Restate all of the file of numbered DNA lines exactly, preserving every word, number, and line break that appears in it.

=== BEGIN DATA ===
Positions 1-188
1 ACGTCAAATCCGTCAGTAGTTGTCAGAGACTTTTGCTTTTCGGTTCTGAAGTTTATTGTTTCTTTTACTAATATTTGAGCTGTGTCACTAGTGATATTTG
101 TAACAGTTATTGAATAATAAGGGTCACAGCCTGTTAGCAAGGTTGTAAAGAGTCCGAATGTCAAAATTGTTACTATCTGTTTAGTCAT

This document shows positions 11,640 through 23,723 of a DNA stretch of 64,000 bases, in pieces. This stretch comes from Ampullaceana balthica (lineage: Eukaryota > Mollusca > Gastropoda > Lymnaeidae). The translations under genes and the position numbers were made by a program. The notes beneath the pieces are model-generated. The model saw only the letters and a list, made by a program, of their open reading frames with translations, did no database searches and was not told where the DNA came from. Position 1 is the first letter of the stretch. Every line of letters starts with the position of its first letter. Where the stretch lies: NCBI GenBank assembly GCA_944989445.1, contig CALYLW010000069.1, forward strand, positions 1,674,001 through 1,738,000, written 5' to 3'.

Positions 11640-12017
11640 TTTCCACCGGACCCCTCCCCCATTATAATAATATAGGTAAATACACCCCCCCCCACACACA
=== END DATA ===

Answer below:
Positions 1-188
1 ACGTCAAATCCGTCAGTAGTTGTCAGAGACTTTTGCTTTTCGGTTCTGAAGTTTATTGTTTCTTTTACTAATATTTGAGCTGTGTCACTAGTGATATTTG
101 TAACAGTTATTGAATAATAAGGGTCACAGCCTGTTAGCAAGGTTGTAAAGAGTCCGAATGTCAAAATTGTTACTATCTGTTTAGTCAT

This document shows positions 11,640 through 23,723 of a DNA stretch of 64,000 bases, in pieces. This stretch comes from Ampullaceana balthica (lineage: Eukaryota > Mollusca > Gastropoda > Lymnaeidae). The translations under genes and the position numbers were made by a program. The notes beneath the pieces are model-generated. The model saw only the letters and a list, made by a program, of their open reading frames with translations, did no database searches and was not told where the DNA came from. Position 1 is the first letter of the stretch. Every line of letters starts with the position of its first letter. Where the stretch lies: NCBI GenBank assembly GCA_944989445.1, contig CALYLW010000069.1, forward strand, positions 1,674,001 through 1,738,000, written 5' to 3'.

Positions 11640-12017
11640 TTTCCACCGGACCCCTCCCCCATTATAATAATATAGGTAAATACACCCCCCCCCACACACA